Overview

Beware the trap

Fear is a bad adviser. But with regards to cyber crime, a healthy dose of distrust is definitely an advantage. Because evil never sleeps!

C omputer sabotage, extortion, theft of login data – the rates of Internet crime just keep growing. And although cyberspace is a virtual space, the damages caused by cybercrime are often all too real. Ignorance and carelessness are the most common reasons why users fall victim to cybercrime. So many of us walk right into dangerous digital traps without suspecting a thing. The following example illustrates what can happen...

Free WiFi can get expensive

When does free become costly? For example, when clever hackers launch “man in the middle” attacks, with the attacker’s laptop serving as a free WiFi hotspot. That hotspot might just be using the name of the very café you’re sitting in. When many users log into such a hotspot, they surf normally, without realizing that all of their Internet communications are being intercepted. While a victim is blissfully posting to Facebook, the attacker, the "hotspot" provider, is stealing login data, distributing malware and carrying out other criminal acts. To make matters even worse, cafés’ own WiFi systems can have security flaws that greatly facilitate data theft. So remember: you surf most safely when you surf on your own Internet plan.

Theft via USB

Quickly copy a file from someone else’s USB flash drive to your own computer – is there any reason why that should be a problem? It turns out that USB flashdrives (“sticks”) are second only to websites in terms of how often they serve as channels for malware transfers. “Keyloggers” are one type of malware that attackers transfer via USB flash drives. Keyloggers are programs that generate records of keystrokes, i.e. including key sequences. When a user uses an infected computer to log onto an online-banking service, they can thus obtain a full record of his login data. Another type of USB-transferable malware was recently discovered by a group of security researchers based in Berlin.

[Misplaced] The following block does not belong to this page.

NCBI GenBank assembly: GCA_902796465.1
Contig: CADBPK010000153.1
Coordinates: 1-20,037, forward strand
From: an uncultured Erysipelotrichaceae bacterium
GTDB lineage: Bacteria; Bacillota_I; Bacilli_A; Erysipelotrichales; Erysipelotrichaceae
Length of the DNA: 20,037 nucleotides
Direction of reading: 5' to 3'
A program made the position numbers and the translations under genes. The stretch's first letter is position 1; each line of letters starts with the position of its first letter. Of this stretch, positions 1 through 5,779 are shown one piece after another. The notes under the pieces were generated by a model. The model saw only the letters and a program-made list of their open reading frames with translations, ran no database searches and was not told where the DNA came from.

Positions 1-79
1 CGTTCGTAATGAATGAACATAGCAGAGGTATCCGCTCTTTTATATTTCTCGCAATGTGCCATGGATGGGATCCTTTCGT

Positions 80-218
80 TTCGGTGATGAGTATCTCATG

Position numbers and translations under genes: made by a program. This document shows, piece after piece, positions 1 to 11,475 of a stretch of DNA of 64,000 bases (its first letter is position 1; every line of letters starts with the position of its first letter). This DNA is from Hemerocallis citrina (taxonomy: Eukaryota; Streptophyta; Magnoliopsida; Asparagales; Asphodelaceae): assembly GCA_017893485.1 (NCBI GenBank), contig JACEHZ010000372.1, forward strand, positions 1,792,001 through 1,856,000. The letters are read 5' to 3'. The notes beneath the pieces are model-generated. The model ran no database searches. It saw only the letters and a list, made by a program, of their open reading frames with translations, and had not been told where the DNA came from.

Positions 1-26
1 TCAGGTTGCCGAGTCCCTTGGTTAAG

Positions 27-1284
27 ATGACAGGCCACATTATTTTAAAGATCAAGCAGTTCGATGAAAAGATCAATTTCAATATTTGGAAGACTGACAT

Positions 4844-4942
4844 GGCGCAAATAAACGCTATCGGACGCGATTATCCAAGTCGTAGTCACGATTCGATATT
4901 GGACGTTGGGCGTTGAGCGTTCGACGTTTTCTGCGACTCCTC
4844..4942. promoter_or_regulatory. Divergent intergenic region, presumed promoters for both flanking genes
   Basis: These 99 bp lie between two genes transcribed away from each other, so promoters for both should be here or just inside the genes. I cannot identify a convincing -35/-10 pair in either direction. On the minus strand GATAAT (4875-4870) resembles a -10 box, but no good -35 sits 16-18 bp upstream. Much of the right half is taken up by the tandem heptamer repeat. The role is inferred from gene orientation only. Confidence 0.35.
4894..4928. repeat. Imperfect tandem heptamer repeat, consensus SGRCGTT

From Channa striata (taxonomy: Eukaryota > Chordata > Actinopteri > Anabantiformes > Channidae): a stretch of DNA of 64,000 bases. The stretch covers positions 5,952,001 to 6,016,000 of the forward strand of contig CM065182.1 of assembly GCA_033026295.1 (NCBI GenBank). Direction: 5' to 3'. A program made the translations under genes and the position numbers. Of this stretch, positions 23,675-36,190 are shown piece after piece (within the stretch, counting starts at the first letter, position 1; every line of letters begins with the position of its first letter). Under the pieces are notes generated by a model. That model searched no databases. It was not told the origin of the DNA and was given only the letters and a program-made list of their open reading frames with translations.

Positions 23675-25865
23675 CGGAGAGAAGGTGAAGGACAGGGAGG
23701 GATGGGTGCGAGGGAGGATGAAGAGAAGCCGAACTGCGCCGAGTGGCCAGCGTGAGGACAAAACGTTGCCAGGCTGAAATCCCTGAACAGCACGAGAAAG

Specially manipulated USB flash drives can exploit system weaknesses to masquerade as network cards. A so-attacked computer then “feels” prompted to send all of its data to the trick flash drive of the cybercriminals.

Important Updates Install Later

Hello!

I’ve just hacked your cell phone.
I’ve blocked all your photos and
apps. Pay me 1000 euros, and I’ll
unblock your data.

Your friendly neighborhood hacker

When forgetting gets expensive

Forgetting just one security update can fling open the door for hacker attacks. And the consequences? One can fall victim to a “ransomware” attack for example, something that Germany’s Federal Criminal Police Office (BKA) says has been happening to more and more Internet users. This refers to extortion via the Internet. In such an attack, the attacker exploits a security weakness to install malware that blocks files on the victim’s computer. The victim is then suddenly unable to access his or her own photo collection and important documents.

The extortionist then demands a ransom for unblocking the data. In most cases, the ransom has to be paid via bank transfer to a foreign account. In 2013, the BKA reported 6,754 such cases, but it is estimated that a much higher number of cases go unreported. Pursuant to the Federal Association for Information Technology, Telecommunications and New Media (BITKOM), one out of every ten Internet users incurred some sort of financial damage via cybercrime in 2014. Users who keep their stationary and mobile devices fully up to date, by ensuring that all software updates are promptly carried out, make life much harder for would-be attackers.

Important Updates Install Later

When forgetting gets expensive

Forgetting just one security update can fling open the door for hacker attacks. And the consequences? One can fall victim to a “ransomware” attack for example, something that Germany’s Federal Criminal Police Office (BKA) says has been happening to more and more Internet users. This refers to extortion via the Internet. In such an attack, the attacker exploits a security weakness to install malware that blocks files on the victim’s computer. The victim is then suddenly unable to access his or her own photo collection and important documents.

The extortionist then demands a ransom for unblocking the data. In most cases, the ransom has to be paid via bank transfer to a foreign account. In 2013, the BKA reported 6,754 such cases, but it is estimated that a much higher number of cases go unreported. Pursuant to the Federal Association for Information Technology, Telecommunications and New Media (BITKOM), one out of every ten Internet users incurred some sort of financial damage via cybercrime in 2014. Users who keep their stationary and mobile devices fully up to date, by ensuring that all software updates are promptly carried out, make life much harder for would-be attackers.